After initial jams, traffic thins out as F1 personnel and parking pass holders are directed to dedicated parking spots. Still, Sunday in particular promises to be a nightmare despite the best plans and a reduction in visitors to 70,000 per day from 105,000 due to governmental Covid measures. Consider that the registered local population is 17,000, so it sees a 400% increase in a single weekend
The title ‘Dutch Grand Prix’ is clearly a misnomer. For the first time in F1 history a race should be named after a driver: every banner, T-shirt, cap and flag visible during our bus ride from parking to circuit is dedicated to number 33, Max Verstappen. A race without the Dutch hero would be unsustainable, while planning permission would also be doubtful. Welcome to the MV Grand Prix.
We make it to the media centre (just) in time, and I’m raring to go: After last Sunday’s farcical events in Belgium the drivers will surely have strong opinions, their views varying according to the number of (half) points they scored. Plus F1’s return to Zandvoort for the first time since 1985 is obviously a major discussion point given the quaint venue hardly fits F1’s modern mould, yet is so very F1.
Then there is the driver market. Following our revelations that Nyck de Vries is strongly in the running for an F1 debut in 2022, Kimi Raikkonen’s retirement has further fuelled the chatter.
I’m told that there are at least three drivers in the running, namely De Vries, Renault’s development driver Guanyu Zhou – who comes with Chinese backing and F1’s support – and young F2 sensation Theo Pourchaire. Factor in Callum Illot plus hopefuls such as potential returnees Alexander Albon, Daniil Kvyat and Nico Hulkenberg, and competition is hot for what are probably the last two remaining seats on the grid at Alfa Romeo and Williams.
The key to all this is Raikkonen’s exit, which opens the Alfa Romeo drive for Bottas – to be announced by Monza, according to my sources – which in turn triggers the largest F1 merry-go-around in recent history. Against this background it is fascinating to observe the ducking and diving as the main players are interrogated during the media session.
To their credit, none of them lie straight out, but from what I’ve revealed about the situation some came close to being slightly disingenuous. All in, the session was a masterclass in evasion – for which their handlers can take full credit. Notable, too, is how many are seriously looking forward to a taste of F1 power on the tight, undulating and sandy circuit which many experienced in junior categories but with a third of the power.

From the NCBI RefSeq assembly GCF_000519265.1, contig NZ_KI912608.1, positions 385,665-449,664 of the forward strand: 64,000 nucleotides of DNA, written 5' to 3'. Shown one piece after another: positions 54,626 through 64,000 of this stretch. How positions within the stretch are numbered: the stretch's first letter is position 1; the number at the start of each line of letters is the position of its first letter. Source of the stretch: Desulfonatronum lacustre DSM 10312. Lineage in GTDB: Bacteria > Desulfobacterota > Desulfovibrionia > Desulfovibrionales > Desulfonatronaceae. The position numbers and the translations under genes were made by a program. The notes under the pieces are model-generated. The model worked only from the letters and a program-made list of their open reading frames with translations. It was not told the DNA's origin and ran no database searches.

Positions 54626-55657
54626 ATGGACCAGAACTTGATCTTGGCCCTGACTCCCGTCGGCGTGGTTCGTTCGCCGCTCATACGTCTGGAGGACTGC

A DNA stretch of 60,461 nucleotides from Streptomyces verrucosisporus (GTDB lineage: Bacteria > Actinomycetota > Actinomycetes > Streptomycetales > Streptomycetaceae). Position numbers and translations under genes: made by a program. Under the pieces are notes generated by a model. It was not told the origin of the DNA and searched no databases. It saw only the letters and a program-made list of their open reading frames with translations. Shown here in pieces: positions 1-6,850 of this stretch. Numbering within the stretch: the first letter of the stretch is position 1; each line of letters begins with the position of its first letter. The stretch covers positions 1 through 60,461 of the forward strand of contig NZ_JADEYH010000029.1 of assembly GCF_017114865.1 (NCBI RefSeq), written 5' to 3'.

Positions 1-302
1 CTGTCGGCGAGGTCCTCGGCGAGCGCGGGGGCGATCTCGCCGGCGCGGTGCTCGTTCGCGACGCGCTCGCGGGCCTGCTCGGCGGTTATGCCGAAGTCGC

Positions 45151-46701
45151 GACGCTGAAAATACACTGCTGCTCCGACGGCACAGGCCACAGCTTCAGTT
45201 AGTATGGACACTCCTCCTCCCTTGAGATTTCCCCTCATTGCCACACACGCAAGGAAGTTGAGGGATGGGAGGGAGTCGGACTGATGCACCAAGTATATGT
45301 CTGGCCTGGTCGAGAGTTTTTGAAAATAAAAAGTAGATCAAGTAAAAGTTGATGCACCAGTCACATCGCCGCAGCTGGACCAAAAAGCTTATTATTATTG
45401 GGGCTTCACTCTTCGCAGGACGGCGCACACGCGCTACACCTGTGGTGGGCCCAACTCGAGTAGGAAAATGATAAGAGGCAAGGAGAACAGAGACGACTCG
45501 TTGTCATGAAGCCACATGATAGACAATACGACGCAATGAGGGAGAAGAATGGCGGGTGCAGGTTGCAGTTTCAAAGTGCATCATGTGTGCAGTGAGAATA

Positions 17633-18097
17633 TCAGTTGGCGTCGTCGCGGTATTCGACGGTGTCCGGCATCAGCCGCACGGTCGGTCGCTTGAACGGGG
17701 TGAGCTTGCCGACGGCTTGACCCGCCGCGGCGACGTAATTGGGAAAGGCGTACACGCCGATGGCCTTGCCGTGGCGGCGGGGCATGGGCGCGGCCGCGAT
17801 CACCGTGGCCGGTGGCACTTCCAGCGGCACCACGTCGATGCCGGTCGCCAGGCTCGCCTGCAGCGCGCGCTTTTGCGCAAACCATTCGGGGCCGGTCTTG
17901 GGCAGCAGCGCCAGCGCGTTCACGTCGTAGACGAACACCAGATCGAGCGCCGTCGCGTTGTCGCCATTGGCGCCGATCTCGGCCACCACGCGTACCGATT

After the session I head for my bed-and-breakfast situated near Schipol Airport. My route takes me down some narrow, tree-lined alleys and without the plethora of ‘DGP’ signage I’d surely be lost so overloaded are satnav signals. I make it – 13km took almost an hour.
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It seems I spoke too soon about the traffic arrangements: Upon arrival I’m directed up a side road rather than to the designated parking. I’m again redirected and told to follow one-way signs which eventually return me to the parking area – where I’m again redirected by the same attendant. I point out there are media sticker-bedecked cars all over the parking zones, but the attendant is politely firm: “Turn right and follow the signs.”
They say insanity is doing the same thing all over again and hoping for a different outcome – so I turn insane out of sheer desperation and give it another bash. Upon reaching the attendant for the third time I’m nonchalantly waved through. Same car, same sticker, same driver, same attendant – go figure.
From the number of incidents during first practice it is clear this is no ‘normal’ circuit and that no ‘normal’ race can be expected on Sunday. I take side bets with a colleague that there will be (at least) two red flags during the race. As analysed previously, F1’s red flag usage has increased enormously recently, so much so that I wonder whether they’ve become the default option.
Friday’s highlight is the FIA press conference, the first part of which features Toto Wolff and Christian Horner – title protagonists both and men who could not be more different regardless of how hard they tried. On the agenda are obviously driver market changes, the Spa debacle and whether they are prepared to take a knock on revenues should F1 and the promoter reimburse fans at whatever level.
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I am, frankly, astounded by Wolff’s comment to my question regarding lessons from Spa: Having said post-race on Sunday he was “not sure” there was anything to learn from the “freak” circumstances, in Zandvoort he about-turned with, “I think there is a lot to learn from the Belgian Grand Prix because we need to tweak the regulations…”
Both admitted any reimbursement from F1 to fans would dent their income as the teams share a portion of underlying revenues – and the lower F1’s earnings, the lower team income. That is reason enough for teams to agree to changes for the future.
After two early red flags during FP2 the rest of the session is uneventful and my final chat is with Mario Isola of Pirelli, who states the last time their ‘wet’ tread pattern was tweaked was in 2015 – adding, though, that the major issue in Spa was visibility, not aquaplaning.
Unless F1 sorts out its spray problem the introduction of monsoon tyres is unlikely to make a difference, he tells me. As pointed out here, the situation is expected to worsen with 2022’s cars. Thankfully this weekend is forecast to remain dry.
2021 Dutch Grand Prix
- Alonso studied junior series, not IndyCar, for Zandvoort banking clues
- 2021 Dutch Grand Prix Star Performers
- Paddock Diary: Dutch Grand Prix part two
- Verstappen makes the Netherlands 12th country to produce a home F1 winner
- Alonso “lucky” after near-miss with barrier plus contact with three rivals on lap one